Each watering system
performs differently depending on the types of
sprinklers, water pressure, and system design.
The Calculator allows you to select the most
common types of irrigation systems and uses
average values for each system. For example,
when you select "sprinkler" on the Landscape
Watering Calculator, a default number is used
in a mathematical formula to create your
custom watering schedule.
- Spray sprinklers are used to
water lawns, planters, and slopes. The spray
nozzle is made of plastic or brass and is
attached to a pop-up or shrub sprinkler body.
There are many different makes and models
designed to cover areas up to 15 feet wide
when operated at 30 to 40 p.s.i. of water
pressure. Average spray sprinkler systems are
about 65% uniform; compare this to a gear
rotor system which can be up to 85% uniform.
The more uniform a system is, the less water
is required to cover the planter area evenly.
- Impact rotors use the force of
the water hitting a spring loaded arm to turn
the sprinker. The mist and overspray caused
by the impact arm wastes water and is a
disadvantage of this type of sprinkler. The
rotors are made of plastic or brass and cover
areas from 15 to 65 feet wide, depending on
the water pressure and size of the nozzle.
Average operating pressures range from 35 to
85 p.s.i. and impact systems can be up to 75%
- Gear rotors are a relatively new and
improved type of sprinkler. They use water
pressure to turn gears inside the sprinkler
body, which in turn makes the nozzles rotate.
Unlike impact rotors, there is almost no
wasted water from splashing and overspray.
Other advantages of gear rotors include a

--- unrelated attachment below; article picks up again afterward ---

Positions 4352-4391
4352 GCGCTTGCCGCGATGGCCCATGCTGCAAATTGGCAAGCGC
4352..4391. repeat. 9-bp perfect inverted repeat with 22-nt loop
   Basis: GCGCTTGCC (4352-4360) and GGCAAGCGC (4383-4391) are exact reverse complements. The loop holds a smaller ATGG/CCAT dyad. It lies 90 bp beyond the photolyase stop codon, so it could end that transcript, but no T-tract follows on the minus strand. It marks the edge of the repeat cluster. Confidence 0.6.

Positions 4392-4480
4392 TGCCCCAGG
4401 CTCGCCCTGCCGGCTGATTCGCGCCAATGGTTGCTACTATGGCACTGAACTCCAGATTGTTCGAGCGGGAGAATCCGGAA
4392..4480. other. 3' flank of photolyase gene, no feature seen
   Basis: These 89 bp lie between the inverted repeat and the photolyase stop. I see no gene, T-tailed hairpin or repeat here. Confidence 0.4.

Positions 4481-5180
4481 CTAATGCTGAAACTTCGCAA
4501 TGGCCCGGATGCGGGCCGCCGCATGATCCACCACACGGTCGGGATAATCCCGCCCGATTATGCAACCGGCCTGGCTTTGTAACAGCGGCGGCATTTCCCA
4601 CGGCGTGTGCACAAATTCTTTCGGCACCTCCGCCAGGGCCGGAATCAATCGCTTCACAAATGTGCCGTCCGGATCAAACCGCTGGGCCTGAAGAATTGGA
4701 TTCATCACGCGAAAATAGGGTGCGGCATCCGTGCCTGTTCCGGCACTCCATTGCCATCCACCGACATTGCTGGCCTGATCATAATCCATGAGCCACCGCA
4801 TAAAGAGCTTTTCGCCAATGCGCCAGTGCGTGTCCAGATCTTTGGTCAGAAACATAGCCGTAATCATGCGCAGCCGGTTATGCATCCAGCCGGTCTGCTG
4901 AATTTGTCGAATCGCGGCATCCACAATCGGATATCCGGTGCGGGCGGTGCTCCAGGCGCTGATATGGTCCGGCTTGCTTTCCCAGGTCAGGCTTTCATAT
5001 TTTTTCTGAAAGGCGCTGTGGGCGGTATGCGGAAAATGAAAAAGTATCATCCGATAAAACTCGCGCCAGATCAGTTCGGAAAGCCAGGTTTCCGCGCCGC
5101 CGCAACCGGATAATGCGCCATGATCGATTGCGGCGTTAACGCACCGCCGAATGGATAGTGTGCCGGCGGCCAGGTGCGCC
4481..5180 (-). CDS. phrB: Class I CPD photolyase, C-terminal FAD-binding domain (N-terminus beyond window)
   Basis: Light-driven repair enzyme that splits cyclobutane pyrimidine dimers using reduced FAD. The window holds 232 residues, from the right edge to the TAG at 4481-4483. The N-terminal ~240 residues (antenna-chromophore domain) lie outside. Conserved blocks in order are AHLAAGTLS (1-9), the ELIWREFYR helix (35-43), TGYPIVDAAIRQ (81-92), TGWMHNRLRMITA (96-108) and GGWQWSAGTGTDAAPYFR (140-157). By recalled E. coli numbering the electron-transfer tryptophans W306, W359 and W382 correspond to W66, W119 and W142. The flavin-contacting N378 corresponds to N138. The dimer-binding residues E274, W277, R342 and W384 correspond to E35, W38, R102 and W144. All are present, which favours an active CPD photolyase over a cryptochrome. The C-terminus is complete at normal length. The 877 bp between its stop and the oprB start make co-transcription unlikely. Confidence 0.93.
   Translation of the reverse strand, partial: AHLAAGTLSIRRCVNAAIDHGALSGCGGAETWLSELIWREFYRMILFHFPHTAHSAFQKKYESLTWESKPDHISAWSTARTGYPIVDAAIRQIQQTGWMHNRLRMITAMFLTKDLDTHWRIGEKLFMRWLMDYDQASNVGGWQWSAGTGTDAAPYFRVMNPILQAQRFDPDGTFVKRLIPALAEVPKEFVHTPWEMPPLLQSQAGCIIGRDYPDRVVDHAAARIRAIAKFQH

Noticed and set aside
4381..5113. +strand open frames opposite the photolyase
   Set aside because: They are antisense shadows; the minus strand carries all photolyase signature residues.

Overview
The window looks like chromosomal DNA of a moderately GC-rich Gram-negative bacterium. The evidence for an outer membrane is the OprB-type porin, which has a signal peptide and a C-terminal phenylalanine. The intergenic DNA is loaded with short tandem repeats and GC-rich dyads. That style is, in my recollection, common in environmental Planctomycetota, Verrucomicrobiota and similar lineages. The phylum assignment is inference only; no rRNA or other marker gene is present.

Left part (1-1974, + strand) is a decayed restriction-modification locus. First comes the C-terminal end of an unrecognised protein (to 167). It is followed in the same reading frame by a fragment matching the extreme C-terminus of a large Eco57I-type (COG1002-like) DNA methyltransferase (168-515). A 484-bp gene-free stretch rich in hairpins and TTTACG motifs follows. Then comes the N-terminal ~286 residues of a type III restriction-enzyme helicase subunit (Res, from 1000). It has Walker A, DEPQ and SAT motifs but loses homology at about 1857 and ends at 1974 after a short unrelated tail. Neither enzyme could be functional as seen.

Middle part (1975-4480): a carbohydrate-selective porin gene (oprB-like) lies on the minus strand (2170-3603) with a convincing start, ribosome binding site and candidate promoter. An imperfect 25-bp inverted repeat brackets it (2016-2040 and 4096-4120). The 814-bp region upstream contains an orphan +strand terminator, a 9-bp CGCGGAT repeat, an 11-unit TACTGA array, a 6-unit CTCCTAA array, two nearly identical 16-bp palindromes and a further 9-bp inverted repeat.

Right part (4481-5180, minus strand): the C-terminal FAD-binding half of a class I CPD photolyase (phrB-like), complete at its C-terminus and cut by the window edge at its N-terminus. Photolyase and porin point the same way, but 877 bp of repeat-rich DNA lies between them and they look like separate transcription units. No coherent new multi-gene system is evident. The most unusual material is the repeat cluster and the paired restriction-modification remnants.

large selection of nozzles, precision
adjustments, low cost, and improved uniformity
which reduces overall water use. The rotors
are made of plastic and cover areas from 15 to
65 feet wide, depending on the water pressure
and nozzle size. Average operating pressures
range from 35 to 85 p.s.i. and gear rotor
systems can be up to 85% uniform.
- Micro-spray sprinklers are just like
regular spray sprinklers only smaller. They
are made of plastic or brass and attach to
pop-up bodies or to flexible polyethylene
tubing. One advantage of a micro-spray system
is that water is able to soak into the soil
more slowly, preserving the air/water balance
in the root zone and reducing runoff. These
systems are ideal for very small planter areas
because the spray pattern can be precisely
adjusted. Distance of coverage is from 1 to
15 feet. Proper filtration and pressure
regulation is required. The operating
pressure range is 15 to 30 p.s.i.
- Bubblers are used to irrigate
individual plants, and are often placed inside
watering basins and tree wells. Installed on
rigid plastic pipes 4 to 6 inches above the
soil surface, they are ideal for sandy soils
where drip irrigation is less effective.
Pressure regulated bubblers deliver a uniform
amount of water to each plant, and they
require very little maintenance. The
operating pressure ranges from 30 to 50 p.s.i..
- Drip systems can be the most
efficient way to irrigate your landscape,
using the least amount of water. There is
very little evaporation and no over-spray when
the water is placed directly on the soil. The
slow application of water also helps to
maintain the air/water balance in the root
zone, which promotes optimum growing
conditions. Most drip systems operate at 15
to 30 p.s.i. and can have a uniformity rating
of 90 to 95%. Proper filtration, pressure
regulation, and maintenance are essential to
good system performance.